Raid on Wells (1692)
|Raid on Wells (1692)|
|Part of King William's War|
Storer Tablet, which marks the Storer garrison site
| New France
|New England Colonies|
|Commanders and leaders|
|Sr. de la Broquerie (La Brognerie. Labocree) †
Sr. de Portneuf
Baron de St Castin
Father Jean Baudoin
|Captain James Converse
|400 Wabanaki Confederacy and Canadiens||31 New England troops|
|Casualties and losses|
The Raid on Wells occurred during King William's War when French and Wabanaki Confederacy forces from New France attacked the English settlement at Wells, Maine, a frontier town on the coast below Acadia. The principal attack (1692) was led by La Brognerie, who was killed. Commander of the garrison, Captain James Converse, successfully repelled the raid despite being greatly outnumbered.
Wells was the resilient northeastern frontier of English settlement. Other early attempts to colonize Maine above Wells, including the Popham Colony in 1607, and Pejepscot (now Brunswick) in 1628, were abandoned except for a few forts and garrisons. Beginning with King Philip's War in 1675, Native American attacks destroyed many incipient towns. New France resented encroachment by New England in territory it considered its own, and used the Abenaki inhabitants to impede English settlement.
During King William's War, when Wells contained about 80 houses and log cabins strung along the Post Road, the town was attacked on June 9, 1691 by about 200 Native Americans commanded by the sachem Moxus. But Captain James Converse and his militia successfully defended Lieutenant Joseph Storer's garrison, which was surrounded by a gated palisade. Another sachem, Madockawando, threatened to return the next year "and have the dog Converse out of his den".
A year passed when cattle, frightened and some wounded, suddenly ran into the town from their pastures. It was a recognized sign that a Native American attack was imminent, so residents sought refuge. On June 10, 1692, a force of 400 Native Americans and some French troops commanded by La Brognerie marched into Wells, knowing that Converse would be in Storer's garrison. But with a 15 soldier militia and an approximate number of townsfolk, Converse resisted assaults during a 2–3 day siege. The attackers alternated between attacks on the village and the narrow harbor, where Captain Samuel Storer, James Gooch and 14 soldiers, sent as reinforcements, were aboard two sloops and a shallop. Native Americans shot flaming arrows onto the boats, but the crews extinguished the fires. The attackers fastened a wall of vertical planks to the back of a cart, then pushed it toward the vessels at low tide. La Brognerie and 26 French and Native Americans huddled behind the shield, but the cart got stuck in mudflats within 50 feet of the nearest boat. When La Brognerie struggled to lift the wheel, he was shot through the head. The remainder ran, some dropping in the hail of bullets. Next they towed downstream a raft of about 18–20 feet square and covered with combustible material, expecting the ebbing tide to carry it ablaze to the boats. But the wind shifted and the raft drifted to the opposite shore.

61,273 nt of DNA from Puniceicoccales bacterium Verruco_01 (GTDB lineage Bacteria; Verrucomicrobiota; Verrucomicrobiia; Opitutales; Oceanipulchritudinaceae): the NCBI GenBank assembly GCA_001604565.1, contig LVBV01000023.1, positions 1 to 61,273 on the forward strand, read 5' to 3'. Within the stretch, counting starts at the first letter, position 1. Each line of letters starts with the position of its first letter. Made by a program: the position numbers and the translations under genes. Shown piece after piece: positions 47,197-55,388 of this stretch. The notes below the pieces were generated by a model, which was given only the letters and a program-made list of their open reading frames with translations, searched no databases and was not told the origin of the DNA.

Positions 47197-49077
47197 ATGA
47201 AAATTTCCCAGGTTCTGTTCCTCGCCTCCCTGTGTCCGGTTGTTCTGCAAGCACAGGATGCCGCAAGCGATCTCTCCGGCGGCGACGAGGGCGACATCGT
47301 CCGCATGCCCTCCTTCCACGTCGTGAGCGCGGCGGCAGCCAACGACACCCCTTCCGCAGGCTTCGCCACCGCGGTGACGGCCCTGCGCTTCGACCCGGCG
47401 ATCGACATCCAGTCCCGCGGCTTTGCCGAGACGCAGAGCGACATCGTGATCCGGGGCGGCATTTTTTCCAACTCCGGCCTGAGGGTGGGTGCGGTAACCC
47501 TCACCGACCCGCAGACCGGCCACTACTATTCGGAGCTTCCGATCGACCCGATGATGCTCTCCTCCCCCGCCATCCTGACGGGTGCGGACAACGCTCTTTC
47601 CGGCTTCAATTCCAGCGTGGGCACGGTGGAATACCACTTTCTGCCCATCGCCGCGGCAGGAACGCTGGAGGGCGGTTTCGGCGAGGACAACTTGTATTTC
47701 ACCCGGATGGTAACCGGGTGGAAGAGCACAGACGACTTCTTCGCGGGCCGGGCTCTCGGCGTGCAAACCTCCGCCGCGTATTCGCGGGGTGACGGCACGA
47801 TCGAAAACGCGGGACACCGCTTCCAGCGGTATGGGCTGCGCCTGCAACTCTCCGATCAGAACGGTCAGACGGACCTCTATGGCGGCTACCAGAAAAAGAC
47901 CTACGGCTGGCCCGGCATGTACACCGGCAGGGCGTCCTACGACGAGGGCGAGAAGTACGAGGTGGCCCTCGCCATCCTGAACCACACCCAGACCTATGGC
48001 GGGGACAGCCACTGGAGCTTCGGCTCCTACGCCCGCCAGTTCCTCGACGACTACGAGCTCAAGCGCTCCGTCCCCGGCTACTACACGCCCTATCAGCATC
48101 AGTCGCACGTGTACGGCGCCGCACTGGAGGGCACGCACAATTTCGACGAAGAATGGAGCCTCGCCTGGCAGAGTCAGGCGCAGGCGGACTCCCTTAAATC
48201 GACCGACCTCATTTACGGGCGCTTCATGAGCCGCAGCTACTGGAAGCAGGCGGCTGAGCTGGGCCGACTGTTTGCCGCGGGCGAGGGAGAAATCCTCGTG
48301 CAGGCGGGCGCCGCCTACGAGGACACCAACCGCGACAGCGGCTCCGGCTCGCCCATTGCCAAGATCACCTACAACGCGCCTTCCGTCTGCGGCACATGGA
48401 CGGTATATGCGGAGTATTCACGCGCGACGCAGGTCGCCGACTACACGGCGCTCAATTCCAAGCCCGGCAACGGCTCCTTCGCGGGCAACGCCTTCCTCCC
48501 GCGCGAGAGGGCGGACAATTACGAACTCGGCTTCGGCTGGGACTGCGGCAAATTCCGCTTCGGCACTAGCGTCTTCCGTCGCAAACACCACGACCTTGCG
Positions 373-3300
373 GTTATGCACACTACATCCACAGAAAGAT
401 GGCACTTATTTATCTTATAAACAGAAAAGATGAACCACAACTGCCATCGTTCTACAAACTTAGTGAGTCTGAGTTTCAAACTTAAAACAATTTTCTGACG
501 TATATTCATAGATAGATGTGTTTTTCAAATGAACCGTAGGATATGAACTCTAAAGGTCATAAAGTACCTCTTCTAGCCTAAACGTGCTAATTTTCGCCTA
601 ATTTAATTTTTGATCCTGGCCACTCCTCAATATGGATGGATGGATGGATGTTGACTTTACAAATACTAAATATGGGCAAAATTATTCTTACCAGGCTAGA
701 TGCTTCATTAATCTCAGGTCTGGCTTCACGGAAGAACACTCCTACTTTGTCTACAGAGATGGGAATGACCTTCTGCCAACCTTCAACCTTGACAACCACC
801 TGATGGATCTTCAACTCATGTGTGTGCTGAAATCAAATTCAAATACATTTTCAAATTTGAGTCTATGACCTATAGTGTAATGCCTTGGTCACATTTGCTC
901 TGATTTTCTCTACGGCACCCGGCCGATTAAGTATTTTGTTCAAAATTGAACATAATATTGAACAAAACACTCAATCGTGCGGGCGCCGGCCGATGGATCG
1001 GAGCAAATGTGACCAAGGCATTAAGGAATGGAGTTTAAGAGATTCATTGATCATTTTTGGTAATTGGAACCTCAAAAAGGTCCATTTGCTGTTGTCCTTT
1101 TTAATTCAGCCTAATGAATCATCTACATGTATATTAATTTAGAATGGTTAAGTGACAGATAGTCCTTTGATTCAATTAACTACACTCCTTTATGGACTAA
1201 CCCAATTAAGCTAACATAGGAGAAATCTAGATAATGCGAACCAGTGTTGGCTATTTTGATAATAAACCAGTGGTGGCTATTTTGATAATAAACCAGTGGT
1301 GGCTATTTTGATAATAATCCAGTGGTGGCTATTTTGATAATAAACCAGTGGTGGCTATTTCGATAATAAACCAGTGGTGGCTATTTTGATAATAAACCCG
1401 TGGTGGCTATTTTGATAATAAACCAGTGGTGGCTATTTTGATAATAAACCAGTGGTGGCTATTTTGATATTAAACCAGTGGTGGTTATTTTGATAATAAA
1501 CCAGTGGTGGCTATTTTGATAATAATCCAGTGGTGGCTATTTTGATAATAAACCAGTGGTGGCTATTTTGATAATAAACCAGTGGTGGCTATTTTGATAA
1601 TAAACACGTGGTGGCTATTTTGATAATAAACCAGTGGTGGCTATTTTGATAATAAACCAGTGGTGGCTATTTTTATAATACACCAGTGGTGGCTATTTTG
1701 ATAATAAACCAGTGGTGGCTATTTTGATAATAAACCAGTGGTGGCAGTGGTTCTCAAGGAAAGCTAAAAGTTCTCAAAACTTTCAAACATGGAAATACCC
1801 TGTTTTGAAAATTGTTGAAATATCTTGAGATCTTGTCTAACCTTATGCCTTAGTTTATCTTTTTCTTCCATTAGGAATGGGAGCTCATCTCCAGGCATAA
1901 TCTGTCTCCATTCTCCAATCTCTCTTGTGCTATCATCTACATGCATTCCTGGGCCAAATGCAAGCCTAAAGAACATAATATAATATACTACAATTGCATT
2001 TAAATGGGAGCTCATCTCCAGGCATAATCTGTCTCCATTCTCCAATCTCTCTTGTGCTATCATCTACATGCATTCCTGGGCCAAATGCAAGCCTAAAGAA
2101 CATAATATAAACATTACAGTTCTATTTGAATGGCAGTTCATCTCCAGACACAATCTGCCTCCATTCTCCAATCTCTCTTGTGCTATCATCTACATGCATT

Running out of ammunition, the attackers retreated, although not before burning the church and a few empty houses, shooting all the cattle they could find, and torturing to death John Diamond, who had been captured at the outset trying to escape the boats for the fort. They left behind some of their dead, including La Brognerie. The victory of so few against so many brought Converse fame and advancement. A granite monument in Storer Park now marks the site of Lieutenant Storer's garrison.
The Treaty of Portsmouth in 1713 brought peace between the Indians and English, but it wouldn't last. In at the outbreak of Father Rale's War, the Abenaki village of Norridgewock began a campaign against the English settlements on the New England/ Acadia border. Then on August 23, 1724, a Massachusetts militia of 208 soldiers traveled up the Kennebec River and destroyed Norridgewock. The region became less dangerous, and after the Battle of Louisburg in 1745, Wabanaki Confederacy incursions ceased altogether.
- Clarke. Too small a world: The story of Acadia. p. 306; Villbonne, p.38
- Villebon, p. 42
- Parkman, Francis (1891). France and England in North America. Boston, Massachusetts. pp. 353–355.
- Coolidge, Austin J.; John B. Mansfield (1859). A History and Description of New England. Boston, Massachusetts. pp. 349–353.
- Roach, Marilynne K. (2002). The Salem Witch Trials: A Day-by-Day Chronicle of a Community Under Siege. Lanham, Maryland. p. 163.
- Clayton, W. W. Full text of "History of York County, Maine. With illustrations and biographical sketches of its prominent men and pioneers", 1888. p. 51
- The history of the state of Maine: from its first discovery, A. D ..., Volume 2 By William Durkee Williamson,, p. 42
- History of York County. 1888. p. 55
- Hope M. Shelley, "A History of Wells, Maine
- Clarke. Too small a world: The story of Acadia. p. 306
- Francis Parkman, A Half-Century of Conflict, Little Brown & Company, Boston, Massachusetts 1907, p. 353
- Herbert Milton Sylvester, Indian Wars of New England, Volume II; W. B. Clarke Company; Boston, Massachusetts 1910